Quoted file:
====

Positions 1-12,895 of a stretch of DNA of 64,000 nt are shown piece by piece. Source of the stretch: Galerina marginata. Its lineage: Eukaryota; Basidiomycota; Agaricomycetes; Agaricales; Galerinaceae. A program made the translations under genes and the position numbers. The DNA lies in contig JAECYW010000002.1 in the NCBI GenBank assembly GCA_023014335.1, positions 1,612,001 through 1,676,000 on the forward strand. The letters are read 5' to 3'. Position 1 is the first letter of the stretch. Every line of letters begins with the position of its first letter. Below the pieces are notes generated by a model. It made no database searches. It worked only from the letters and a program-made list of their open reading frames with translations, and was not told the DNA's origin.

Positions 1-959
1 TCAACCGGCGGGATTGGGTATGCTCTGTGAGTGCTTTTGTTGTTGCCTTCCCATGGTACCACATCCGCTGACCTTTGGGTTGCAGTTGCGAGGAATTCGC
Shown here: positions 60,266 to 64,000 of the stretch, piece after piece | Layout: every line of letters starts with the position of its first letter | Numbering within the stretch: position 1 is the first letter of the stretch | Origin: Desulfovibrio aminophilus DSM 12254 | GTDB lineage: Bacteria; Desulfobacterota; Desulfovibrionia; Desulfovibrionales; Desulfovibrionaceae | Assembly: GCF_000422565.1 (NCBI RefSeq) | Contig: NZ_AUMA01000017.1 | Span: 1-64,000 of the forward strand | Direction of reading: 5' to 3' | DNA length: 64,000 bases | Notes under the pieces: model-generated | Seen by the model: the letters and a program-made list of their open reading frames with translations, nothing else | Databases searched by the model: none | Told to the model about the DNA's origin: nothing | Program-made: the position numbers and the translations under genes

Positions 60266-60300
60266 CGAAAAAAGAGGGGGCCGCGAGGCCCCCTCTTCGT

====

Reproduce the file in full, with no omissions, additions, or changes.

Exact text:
Positions 1-12,895 of a stretch of DNA of 64,000 nt are shown piece by piece. Source of the stretch: Galerina marginata. Its lineage: Eukaryota; Basidiomycota; Agaricomycetes; Agaricales; Galerinaceae. A program made the translations under genes and the position numbers. The DNA lies in contig JAECYW010000002.1 in the NCBI GenBank assembly GCA_023014335.1, positions 1,612,001 through 1,676,000 on the forward strand. The letters are read 5' to 3'. Position 1 is the first letter of the stretch. Every line of letters begins with the position of its first letter. Below the pieces are notes generated by a model. It made no database searches. It worked only from the letters and a program-made list of their open reading frames with translations, and was not told the DNA's origin.

Positions 1-959
1 TCAACCGGCGGGATTGGGTATGCTCTGTGAGTGCTTTTGTTGTTGCCTTCCCATGGTACCACATCCGCTGACCTTTGGGTTGCAGTTGCGAGGAATTCGC
Shown here: positions 60,266 to 64,000 of the stretch, piece after piece | Layout: every line of letters starts with the position of its first letter | Numbering within the stretch: position 1 is the first letter of the stretch | Origin: Desulfovibrio aminophilus DSM 12254 | GTDB lineage: Bacteria; Desulfobacterota; Desulfovibrionia; Desulfovibrionales; Desulfovibrionaceae | Assembly: GCF_000422565.1 (NCBI RefSeq) | Contig: NZ_AUMA01000017.1 | Span: 1-64,000 of the forward strand | Direction of reading: 5' to 3' | DNA length: 64,000 bases | Notes under the pieces: model-generated | Seen by the model: the letters and a program-made list of their open reading frames with translations, nothing else | Databases searched by the model: none | Told to the model about the DNA's origin: nothing | Program-made: the position numbers and the translations under genes

Positions 60266-60300
60266 CGAAAAAAGAGGGGGCCGCGAGGCCCCCTCTTCGT